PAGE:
French communists try to fit nation's missiles into NATO's weapon count
Paris — French communists hammered a deeper wedge between themselves and their ruling Socialist partners this month by supporting a Kremlin drive to include France's nuclear arsenal in the Geneva arms control talks.
Such a position could put pressure on American arms negotiators, who insist that both French and British missiles are independent of NATO.
In parting ways even further with President Francois Mitterrand, the communists hope to strengthen their identity and attract voters who have crossed over into the Socialist camp. Party leader Georges Marchais wants to reverse setbacks in recent local elections and boost the party's dwindling national popularity.
The party, which holds only 4 of 43 ministerial posts, has found itself more and more hamstrung in its efforts to define a policy independent of the Socialists. The two have clashed repeatedly on such issues as Poland, Afghanistan, and more recently the Socialist austerity policy.
Following a visit to Moscow and a meeting with Soviet leader Yuri Andropov, Mr. Marchais articulated his party's position - which had been taking shape since last May - to have France's missiles be counted alongside NATO missiles in talks to reduce intermediate-range nuclear missiles in Europe.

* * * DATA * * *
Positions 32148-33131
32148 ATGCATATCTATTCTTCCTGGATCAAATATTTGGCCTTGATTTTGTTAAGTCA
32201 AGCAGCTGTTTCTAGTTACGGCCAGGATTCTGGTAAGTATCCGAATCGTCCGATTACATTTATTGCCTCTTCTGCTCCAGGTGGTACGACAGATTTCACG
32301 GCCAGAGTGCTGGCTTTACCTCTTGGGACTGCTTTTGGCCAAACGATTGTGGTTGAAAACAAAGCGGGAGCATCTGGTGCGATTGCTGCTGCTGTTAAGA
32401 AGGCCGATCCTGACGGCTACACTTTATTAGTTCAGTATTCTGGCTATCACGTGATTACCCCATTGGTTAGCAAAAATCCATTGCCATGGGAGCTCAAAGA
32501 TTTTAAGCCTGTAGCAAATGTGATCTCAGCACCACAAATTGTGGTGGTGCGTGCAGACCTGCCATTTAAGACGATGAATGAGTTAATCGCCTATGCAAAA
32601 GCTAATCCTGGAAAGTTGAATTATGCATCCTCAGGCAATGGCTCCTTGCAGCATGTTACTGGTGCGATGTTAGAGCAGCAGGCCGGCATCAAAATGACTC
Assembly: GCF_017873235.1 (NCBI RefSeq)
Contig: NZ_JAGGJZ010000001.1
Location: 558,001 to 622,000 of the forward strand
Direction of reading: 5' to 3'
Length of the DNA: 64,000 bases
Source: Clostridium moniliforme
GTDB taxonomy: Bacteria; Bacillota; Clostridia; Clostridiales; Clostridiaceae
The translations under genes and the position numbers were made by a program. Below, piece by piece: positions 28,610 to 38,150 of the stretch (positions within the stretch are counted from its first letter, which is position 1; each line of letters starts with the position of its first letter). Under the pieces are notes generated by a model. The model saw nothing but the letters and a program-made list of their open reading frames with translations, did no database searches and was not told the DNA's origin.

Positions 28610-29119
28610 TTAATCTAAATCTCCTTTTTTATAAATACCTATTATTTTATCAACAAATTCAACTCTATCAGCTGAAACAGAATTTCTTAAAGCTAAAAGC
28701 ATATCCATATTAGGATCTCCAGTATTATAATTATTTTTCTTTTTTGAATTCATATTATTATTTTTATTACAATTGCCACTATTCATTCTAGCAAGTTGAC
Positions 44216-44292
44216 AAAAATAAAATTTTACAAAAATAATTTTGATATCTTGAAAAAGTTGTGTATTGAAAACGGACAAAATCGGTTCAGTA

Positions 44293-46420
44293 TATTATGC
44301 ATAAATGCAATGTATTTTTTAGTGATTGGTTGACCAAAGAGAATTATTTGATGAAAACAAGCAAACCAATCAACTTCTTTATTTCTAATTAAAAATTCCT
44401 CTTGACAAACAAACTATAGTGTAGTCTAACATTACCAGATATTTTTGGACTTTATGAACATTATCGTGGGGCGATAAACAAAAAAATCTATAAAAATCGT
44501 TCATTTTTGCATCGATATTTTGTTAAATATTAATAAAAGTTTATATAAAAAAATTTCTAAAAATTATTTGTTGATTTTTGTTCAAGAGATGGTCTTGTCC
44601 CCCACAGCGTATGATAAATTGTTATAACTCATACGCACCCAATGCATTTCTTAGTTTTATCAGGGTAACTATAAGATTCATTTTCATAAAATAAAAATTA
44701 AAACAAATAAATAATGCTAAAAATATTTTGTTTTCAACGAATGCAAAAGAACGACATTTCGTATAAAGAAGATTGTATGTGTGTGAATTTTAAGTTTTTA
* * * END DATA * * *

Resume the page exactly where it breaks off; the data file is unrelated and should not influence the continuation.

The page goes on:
''We must begin on the path of a balanced reduction of arms, taking account of the entire amount that exists on either side, East and West,'' he repeated to party officials in a meeting last week.
The President's rebuff to Mr. Marchais's stated position was swift. ''Everything that concerns national independence and territorial integrity will be decided neither in Moscow, nor in Washington, nor in Geneva, but in Paris and by myself,'' he told a television interviewer recently.
With NATO's deployment of United States Pershing II missiles due to begin in December, the issue of whether French nuclear weapons should be included in the Geneva talks has assumed added importance.
Mr. Mitterrand maintains that France's nuclear deterrent is under an independent command for the defense of France, and as such has no place at the Geneva discussions. France is not a member of the military command of the North Atlantic Treaty Organization.
The Communist Party is said to be increasingly unhappy with Mr. Mitterrand's anti-Soviet line, and particularly with his signing of a declaration at the recent summit in Williamsburg that called the nature of Western security ''indivisible.''
To dispel Mr. Mitterrand's implication that the Communist Party leader was questioning France's independent nuclear capability, Mr. Marchais stated that ''in no case do we accept having called the independent national defense of France into question.''
The party has sought to cast itself as leader of the French pacifist movement. Last month the communists helped organize a disarmament rally. But some political observers think the communists may have done more harm than good to themselves with their recent statements. To maintain its credibility as a spokesman for European pacifism, the party must not appear to be a tool for Soviet interests.
For the moment, Mr. Marchais has stressed that his party wishes to remain in the government, and that differences on arms control will not serve as cause for a split.